Polling data from 25 countries released Monday showed a widespread global belief that China is a growing power, perhaps one that now rivaled the United States in economic might, but that most people wanted the United States to retain its leading role in global affairs.
However, the poll also found very little confidence in the countries surveyed that the current U.S. leader would do the right thing in global affairs. Indeed, confidence in Trump was lower than for world leaders such as Germany’s Angela Merkel, France’s Emmanuel Macron, Russia’s Vladimir Putin — and even China’s Xi Jinping.
The research was published Monday by Pew Research Center as part of its ongoing research into America’s public image abroad. Polling on the subject released last year had found that the median level of confidence in the U.S. president across 37 countries had tumbled from 64 percent at the end of the Obama administration to just 22 percent at the start of Trump’s first term.
Though the research focused on a smaller number of countries this year, the results suggested a similarly low global approval rating for Trump — a median of 70 percent said they had no confidence in Trump to do the right thing in world affairs, while 27 percent said they had confidence.
Negative views of Trump were prevalent in many traditional U.S. allies. Seventy-five percent of Canadians were found to have no confidence or not too much confidence in Trump, as were 80 percent of Swedes, 70 percent of Britons and 90 percent of both the Germans and French. The lowest positive views of Trump were found in Mexico, where just 6 percent of the country expressed confidence in his leadership.
One notable outlier was Israel, where 69 percent of the country was found to have at least some confidence in Trump to do the right thing in global affairs. In the past year, the Trump administration has implemented a number of policies that were interpreted as pro-Israeli, including the decision to move the U.S. Embassy in Israel from Tel Aviv to Jerusalem.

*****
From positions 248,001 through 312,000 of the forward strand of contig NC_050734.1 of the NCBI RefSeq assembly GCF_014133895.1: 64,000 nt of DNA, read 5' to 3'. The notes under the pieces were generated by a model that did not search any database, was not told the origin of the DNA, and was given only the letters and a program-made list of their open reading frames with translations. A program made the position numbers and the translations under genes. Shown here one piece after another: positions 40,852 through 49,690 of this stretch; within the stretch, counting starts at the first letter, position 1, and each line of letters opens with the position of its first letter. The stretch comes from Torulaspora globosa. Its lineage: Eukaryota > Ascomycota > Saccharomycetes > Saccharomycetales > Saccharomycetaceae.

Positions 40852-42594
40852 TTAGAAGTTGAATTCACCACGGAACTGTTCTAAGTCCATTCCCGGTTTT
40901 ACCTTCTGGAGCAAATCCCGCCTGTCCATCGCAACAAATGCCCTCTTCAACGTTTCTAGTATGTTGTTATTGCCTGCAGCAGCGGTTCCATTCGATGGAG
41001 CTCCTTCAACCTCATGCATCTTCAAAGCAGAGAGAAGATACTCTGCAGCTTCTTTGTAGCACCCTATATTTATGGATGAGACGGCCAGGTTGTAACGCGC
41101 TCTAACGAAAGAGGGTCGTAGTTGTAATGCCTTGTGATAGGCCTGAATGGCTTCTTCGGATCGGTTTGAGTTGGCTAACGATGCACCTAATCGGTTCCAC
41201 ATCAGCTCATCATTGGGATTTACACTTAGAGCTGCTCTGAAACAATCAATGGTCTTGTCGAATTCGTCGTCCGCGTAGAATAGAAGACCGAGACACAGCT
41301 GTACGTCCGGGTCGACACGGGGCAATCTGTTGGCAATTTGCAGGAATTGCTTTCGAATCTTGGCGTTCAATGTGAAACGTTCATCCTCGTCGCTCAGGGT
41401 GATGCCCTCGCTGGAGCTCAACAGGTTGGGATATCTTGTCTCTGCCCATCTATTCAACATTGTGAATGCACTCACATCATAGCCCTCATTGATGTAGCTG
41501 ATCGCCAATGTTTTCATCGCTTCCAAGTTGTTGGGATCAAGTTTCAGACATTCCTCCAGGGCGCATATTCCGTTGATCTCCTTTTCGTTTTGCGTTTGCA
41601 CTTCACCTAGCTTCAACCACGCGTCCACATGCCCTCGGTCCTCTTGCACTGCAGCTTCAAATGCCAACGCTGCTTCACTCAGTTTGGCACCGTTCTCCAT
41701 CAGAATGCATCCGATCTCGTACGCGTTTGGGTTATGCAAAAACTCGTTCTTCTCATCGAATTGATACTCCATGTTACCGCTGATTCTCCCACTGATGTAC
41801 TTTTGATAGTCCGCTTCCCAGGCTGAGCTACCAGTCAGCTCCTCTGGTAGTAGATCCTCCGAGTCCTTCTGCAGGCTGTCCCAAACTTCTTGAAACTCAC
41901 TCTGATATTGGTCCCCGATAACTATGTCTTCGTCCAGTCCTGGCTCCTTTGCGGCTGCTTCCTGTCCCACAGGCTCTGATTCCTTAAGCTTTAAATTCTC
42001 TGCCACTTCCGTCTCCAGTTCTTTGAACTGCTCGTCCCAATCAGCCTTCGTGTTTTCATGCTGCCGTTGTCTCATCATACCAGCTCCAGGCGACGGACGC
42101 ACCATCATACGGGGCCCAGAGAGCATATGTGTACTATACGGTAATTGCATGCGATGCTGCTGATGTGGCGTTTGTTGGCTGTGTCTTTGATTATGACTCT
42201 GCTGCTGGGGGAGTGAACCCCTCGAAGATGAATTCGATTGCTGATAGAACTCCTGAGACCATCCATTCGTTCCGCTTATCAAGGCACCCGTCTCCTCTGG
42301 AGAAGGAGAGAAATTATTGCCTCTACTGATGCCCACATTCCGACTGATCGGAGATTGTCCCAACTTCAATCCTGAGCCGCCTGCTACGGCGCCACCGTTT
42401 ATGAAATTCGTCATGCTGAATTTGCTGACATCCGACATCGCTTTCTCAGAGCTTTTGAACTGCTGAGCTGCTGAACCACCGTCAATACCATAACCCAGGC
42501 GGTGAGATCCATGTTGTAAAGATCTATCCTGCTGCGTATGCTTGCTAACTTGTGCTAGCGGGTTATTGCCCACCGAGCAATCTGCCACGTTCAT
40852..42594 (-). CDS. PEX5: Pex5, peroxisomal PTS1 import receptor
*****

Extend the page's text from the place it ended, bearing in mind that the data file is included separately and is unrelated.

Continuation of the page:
But country with the highest positive views of Trump was the Philippines, with 78 percent positive. Trump has lauded his “great relationship” with Philippine President Rodrigo Duterte, despite widespread criticism about human rights violations in the country.
Views of the United States in general were more positive — 50 percent were favorable, compared with 43 percent unfavorable — but this was also a drop from the Obama era, when favorable views were at 64 percent. Seventy percent said that the United States did not take into account the interests of other countries, and 37 percent said that the country was doing less to address major global problems (compared with 14 percent who said the country was doing more, and 34 percent who said it was doing the same as before).
In contrast to Trump, China’s Xi had the confidence of 34 percent of the world, while 56 percent had no confidence in him. Much of the world also considered China a rising global power, if not already the most important economic power.
A median of 70 percent said that China was playing a more important role in the world compared with 10 years ago, compared with only 31 percent who said the same of the United States. In a considerable number of countries — including Canada, Germany and Russia — China was already seen as the world’s preeminent economic power. However, the United States held a slim advantage at the median level, with 39 percent describing it as the top global power, compared with 34 percent who listed China.
Despite Trump’s unpopularity, few countries welcomed a future in which China would be the dominant power over the United States. A median of 63 percent favored U.S. leadership compared with 19 percent who favored China. Only two countries surveyed had majorities that would favor China as a dominant world power: Russia and Tunisia.
Concern for human rights might be key. Pew found that unfavorable views of China roughly correlated with concern about how the Chinese government respected the personal freedoms of its own people. Many of the countries that expressed the most negative views about China — such as neighbors Japan and South Korea, as well as European nations such as France and Germany — also had large majorities that said China restricts personal freedom.
For the Trump administration, that may be an opportunity to rally other nations against China — but its also a risk. Since the last years of the Obama administration, Pew has found a decline in the number of those who say that the U.S. government respects the personal freedoms of its citizens.
The trend was especially pronounced this year in Europe: In France, Germany, Poland, Spain and the United States, a combined median showed a majority (57 percent) didn’t think the United States respected personal freedom. Forty percent said the United States did respect these freedoms.
The Pew Research Center survey was conducted from May to August among national random samples of 915 to 2,521 interviews in each of the 25 countries. The margin of sampling error for each country ranges from plus or minus 2.8 to 5.1 percentage points.
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